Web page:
I read this in One Story last year, and for some reason didn’t write about it then. Maybe it was before I’d started blogging notes about stories I was reading. Or maybe the tiny booklet got buried in the mess on my desk or bookshelves. In any event, I didn’t recognize the title or the author until I read the Contributor’s Note before starting the stories, and remembered the parrot.

The story is structured around an interesting premise:

I lost my mother last spring and am driving nine hours south on I-95 with a seven-year-old so that I might hear her voice again….We’re driving to a small roadside zoo outside of Myrtle Beach so that I can hear my mother’s voice ring though the beak of a thirty-six-year-old African gray parrot, a bird I hated, a bird that could beep like a microwave, ring like a phone, and sneeze just like me.

The rest needs to be read, not summarized. The language is beautiful, the feelings true. It’s told in zig-zag fashion, going from present to various places in the past over and over again, and while it isn’t confusing, it’s a little unsettling. It’s not terribly subtle, since everything that happens in the present brings up a memory or association to the past. But there’s such depth of feeling and wonderful imagery, I think it earns the right to be what it is. It’s very honest, and what else can you hope for in a story. In her One Story blog entry, Karen Friedman comments:

As the story unfolds we learn their relationship had been full of the little fault lines that develop between mother and daughter over a lifetime.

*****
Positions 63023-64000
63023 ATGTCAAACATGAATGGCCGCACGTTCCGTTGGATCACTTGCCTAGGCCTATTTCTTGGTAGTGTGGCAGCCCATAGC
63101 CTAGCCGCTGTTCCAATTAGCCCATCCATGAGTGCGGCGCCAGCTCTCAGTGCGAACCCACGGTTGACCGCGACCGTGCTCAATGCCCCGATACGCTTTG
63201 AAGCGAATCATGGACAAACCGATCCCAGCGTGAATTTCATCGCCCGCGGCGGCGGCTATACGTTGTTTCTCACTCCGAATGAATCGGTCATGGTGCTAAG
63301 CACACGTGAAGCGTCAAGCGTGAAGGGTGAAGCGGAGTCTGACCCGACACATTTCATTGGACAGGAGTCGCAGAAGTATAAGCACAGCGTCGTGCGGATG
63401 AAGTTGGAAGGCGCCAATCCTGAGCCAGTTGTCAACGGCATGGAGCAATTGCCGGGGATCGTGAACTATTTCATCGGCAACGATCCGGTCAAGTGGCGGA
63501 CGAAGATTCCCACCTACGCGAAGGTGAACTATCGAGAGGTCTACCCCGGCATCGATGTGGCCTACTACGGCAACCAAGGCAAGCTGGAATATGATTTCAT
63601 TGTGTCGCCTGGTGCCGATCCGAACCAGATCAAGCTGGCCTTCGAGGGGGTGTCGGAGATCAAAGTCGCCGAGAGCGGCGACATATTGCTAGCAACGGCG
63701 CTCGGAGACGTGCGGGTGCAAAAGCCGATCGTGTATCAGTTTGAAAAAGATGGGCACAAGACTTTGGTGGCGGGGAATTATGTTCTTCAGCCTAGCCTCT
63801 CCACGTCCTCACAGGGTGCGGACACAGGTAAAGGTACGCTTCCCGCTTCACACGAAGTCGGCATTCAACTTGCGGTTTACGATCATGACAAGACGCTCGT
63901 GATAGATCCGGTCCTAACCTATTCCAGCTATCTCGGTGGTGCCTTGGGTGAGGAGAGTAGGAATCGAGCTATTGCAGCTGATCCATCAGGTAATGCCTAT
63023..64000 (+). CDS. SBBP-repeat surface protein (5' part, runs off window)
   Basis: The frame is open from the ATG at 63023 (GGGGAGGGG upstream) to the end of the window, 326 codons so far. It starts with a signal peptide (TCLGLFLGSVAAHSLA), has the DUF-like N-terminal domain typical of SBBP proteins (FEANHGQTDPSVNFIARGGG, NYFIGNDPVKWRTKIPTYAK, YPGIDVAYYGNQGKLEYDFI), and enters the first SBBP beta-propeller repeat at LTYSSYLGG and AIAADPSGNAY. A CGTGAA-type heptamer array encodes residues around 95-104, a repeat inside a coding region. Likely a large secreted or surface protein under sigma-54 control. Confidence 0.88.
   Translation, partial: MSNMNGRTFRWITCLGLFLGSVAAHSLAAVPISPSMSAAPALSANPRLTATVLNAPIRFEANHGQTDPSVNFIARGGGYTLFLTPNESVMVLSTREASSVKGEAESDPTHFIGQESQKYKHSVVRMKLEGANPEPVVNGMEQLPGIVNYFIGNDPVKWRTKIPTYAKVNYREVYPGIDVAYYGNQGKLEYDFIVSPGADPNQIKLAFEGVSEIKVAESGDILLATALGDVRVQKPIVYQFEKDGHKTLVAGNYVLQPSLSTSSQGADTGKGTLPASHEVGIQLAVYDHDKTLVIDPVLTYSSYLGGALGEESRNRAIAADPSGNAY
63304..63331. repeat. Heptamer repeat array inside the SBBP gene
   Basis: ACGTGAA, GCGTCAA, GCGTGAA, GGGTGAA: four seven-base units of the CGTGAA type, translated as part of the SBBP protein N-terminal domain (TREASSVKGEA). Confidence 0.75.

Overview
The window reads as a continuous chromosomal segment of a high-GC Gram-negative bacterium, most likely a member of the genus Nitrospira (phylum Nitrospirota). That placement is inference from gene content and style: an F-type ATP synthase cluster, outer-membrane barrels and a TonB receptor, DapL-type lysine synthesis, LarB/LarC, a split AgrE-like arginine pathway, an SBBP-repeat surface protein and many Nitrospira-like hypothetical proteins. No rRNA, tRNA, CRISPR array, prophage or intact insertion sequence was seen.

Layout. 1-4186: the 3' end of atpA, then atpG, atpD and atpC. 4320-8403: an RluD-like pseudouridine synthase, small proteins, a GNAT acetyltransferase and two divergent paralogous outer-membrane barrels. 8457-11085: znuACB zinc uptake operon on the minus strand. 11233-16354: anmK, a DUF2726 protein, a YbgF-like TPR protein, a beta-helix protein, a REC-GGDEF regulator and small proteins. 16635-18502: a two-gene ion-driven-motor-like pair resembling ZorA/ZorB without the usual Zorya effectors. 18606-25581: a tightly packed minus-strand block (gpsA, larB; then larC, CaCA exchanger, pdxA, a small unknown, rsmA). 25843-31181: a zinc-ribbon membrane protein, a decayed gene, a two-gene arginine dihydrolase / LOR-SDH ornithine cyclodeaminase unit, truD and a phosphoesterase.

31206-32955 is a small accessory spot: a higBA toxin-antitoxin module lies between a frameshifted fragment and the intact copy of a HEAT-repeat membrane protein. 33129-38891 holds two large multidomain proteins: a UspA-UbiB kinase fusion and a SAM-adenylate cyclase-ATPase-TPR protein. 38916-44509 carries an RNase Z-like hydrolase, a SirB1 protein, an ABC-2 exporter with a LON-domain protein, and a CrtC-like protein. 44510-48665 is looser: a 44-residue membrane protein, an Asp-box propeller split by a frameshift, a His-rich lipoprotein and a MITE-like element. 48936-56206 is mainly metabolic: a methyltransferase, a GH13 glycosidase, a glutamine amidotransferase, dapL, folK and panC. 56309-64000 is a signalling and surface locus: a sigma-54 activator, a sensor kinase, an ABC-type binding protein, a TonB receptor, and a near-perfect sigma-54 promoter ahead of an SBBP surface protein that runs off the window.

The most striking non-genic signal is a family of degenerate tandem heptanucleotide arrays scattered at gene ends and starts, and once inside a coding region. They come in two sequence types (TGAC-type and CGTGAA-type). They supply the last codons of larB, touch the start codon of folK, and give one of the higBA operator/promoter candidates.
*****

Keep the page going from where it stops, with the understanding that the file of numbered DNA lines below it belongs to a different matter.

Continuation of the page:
Precisely because of their size, those little fault lines are what grabbed my attention. There’s no physical abuse, no drunken betrayals – nothing that screams, “pay attention, for now we’re in the realm of dramatic truth”. It’s a deceptively simple story about people trying their best, and sometimes falling short.

I read somewhere that children are our punishment for what we did to our parents when we ourselves were young. The narrator is just beginning to realize this, as she remembers her mom and watches her son grow up: “Will you love me forever? I think to myself. Will you love me when I’m old? If I go crazy? Will you be embarrassed of me? Avoid my calls? Wash dishes when you talk to me on the phone, roll your eyes, lay the receiver down next to the cat?”

But it’s not all grim; there’s a great deal of humor here. The narrator is trying to sell her house to move to Connecticut for a promotion, but that’s not going so well thanks to a humpback cricket infestation in the basement (in her One Story Q&A, Bergman admits this was based on her own experience). Ike, the son, is “a forty-three pound drama queen, a mercurial shrimp of a boy who knows many of the words to Andrew Lloyd Webbers’ oeuvre.”

And the parrot, Carnie, is a riot. He bites, he fusses, he repeats all the wrong phrases, and Mom’s house becomes smellier and smellier. But he serves as a prism, bringing Mom into focus, and he provides a telling moment, in one of the last scenes between mother and daughter:

The man of the house is not here, Carnie said. He’s dead.
You really take it easy on those telemarketers, I said, looking at Mom.

The two houses – the narrator’s cricket-infested house, and Mom’s house – provide additional foci for the emotion of the story, as well as structure for the plot to wrap around. The title adds another element.

I’m not sure I understand why it’s a great story, technically; the alternating now-and-then, the straddling the edge of sentimentality, are elements that make me a little nervous, and I’m not 100% sure it’s a strong enough story for so many theme elements – the parrot and the houses and the housewifely arts and Ike and Mom and single motherhood. But I am sure it’s a beautiful read, and I’m glad it’s in this volume and I got another shot at it.